The Crusade of Transitional Justice Tracing the Journeys of Hegemonic Claims

Jamar, Astrid. (2019) The Crusade of Transitional Justice Tracing the Journeys of Hegemonic Claims in Violence and Democracy, The British Academy, UK.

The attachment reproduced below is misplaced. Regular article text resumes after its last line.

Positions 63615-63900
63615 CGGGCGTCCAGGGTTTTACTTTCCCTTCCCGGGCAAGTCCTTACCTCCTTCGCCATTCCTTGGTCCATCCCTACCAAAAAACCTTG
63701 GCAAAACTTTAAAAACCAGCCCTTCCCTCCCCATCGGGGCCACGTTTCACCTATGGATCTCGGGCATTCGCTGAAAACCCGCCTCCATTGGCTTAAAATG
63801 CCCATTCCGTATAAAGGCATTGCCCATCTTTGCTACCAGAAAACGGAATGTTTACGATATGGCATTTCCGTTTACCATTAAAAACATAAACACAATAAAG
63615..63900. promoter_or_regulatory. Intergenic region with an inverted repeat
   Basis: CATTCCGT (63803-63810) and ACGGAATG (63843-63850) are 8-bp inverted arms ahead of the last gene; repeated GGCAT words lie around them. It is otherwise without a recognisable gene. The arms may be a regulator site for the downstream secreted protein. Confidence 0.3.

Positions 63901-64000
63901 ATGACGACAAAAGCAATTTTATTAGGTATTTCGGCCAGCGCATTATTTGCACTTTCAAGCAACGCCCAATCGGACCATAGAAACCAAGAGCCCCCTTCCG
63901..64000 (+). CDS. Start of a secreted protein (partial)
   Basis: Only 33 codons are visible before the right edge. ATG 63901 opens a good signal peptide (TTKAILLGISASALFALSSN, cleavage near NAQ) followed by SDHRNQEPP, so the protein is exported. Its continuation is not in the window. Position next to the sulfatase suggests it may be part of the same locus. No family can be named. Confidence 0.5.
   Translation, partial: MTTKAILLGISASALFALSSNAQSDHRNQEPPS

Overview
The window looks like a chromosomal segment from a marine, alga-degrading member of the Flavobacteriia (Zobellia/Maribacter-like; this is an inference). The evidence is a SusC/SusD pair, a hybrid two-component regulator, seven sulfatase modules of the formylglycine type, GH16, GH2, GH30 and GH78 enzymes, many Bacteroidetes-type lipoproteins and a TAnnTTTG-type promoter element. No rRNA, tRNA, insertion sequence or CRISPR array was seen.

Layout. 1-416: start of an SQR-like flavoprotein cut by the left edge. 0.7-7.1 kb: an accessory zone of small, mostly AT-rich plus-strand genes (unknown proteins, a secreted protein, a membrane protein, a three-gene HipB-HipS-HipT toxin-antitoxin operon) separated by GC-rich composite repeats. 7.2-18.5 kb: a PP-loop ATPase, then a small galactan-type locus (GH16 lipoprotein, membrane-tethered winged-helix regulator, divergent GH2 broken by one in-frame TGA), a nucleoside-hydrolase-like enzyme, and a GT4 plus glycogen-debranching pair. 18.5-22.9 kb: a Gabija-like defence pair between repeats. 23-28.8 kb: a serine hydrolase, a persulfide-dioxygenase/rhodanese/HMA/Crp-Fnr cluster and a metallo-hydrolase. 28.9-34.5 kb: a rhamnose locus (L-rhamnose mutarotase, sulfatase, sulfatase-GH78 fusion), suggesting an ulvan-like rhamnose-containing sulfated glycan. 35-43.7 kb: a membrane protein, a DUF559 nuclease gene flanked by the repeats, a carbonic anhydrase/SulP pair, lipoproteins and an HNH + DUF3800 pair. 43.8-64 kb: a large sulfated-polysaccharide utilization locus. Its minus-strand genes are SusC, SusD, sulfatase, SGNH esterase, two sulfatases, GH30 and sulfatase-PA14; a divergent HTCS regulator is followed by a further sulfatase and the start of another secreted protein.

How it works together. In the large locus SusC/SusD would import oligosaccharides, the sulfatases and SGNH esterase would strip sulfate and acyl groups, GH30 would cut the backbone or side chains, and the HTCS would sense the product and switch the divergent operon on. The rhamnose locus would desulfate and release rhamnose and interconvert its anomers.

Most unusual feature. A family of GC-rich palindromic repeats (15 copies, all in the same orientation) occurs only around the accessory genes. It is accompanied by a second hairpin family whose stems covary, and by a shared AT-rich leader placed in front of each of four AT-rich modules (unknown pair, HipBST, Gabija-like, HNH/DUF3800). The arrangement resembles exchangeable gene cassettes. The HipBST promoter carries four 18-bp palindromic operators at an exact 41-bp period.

Engaging with Third World Approaches to International Law (TWAIL), this paper reviews the crusade of transitional justice by tracing the journeys of problematic claims across the world. Building on original empirical material, I document the dissemination of specific set of claims as well as their hegemonic functions through a systematic review of the transitional justice provisions contained in all peace agreements signed since 1990. I centre on the epistemic violence perpetuated through such normative crusade. The crusade and limitation of disseminated claims neglect the inevitable arguments about the past, frictions between legal ‘global standards,’ the resulting technocratic practices and the often-silenced politicised negotiations taking place through transitional justice practices. Gradually, the consolidation of hegemonic approaches took over institutional debates addressing legacies of mass violence and, consequently, silencing certain types of violence. In other words, I argue that transitional justice is simultaneously: 1) an increasingly normative and technocratic field that claims to deal with legacies of violent pasts for democratic futures, 2) a set of processes that silences normative and discursive battles about a violent past and perpetuates epistemic violence.

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